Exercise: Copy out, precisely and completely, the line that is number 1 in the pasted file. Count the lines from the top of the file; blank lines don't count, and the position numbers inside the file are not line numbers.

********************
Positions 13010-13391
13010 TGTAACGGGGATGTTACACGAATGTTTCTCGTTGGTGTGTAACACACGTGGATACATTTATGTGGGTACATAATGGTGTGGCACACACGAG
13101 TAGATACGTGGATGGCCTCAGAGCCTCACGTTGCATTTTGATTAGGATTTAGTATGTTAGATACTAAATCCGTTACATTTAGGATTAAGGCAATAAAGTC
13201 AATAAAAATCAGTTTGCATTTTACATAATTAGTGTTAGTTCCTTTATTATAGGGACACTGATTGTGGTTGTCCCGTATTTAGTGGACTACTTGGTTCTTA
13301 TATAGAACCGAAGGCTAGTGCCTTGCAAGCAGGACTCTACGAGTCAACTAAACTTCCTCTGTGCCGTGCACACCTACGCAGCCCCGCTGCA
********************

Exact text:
Positions 13010-13391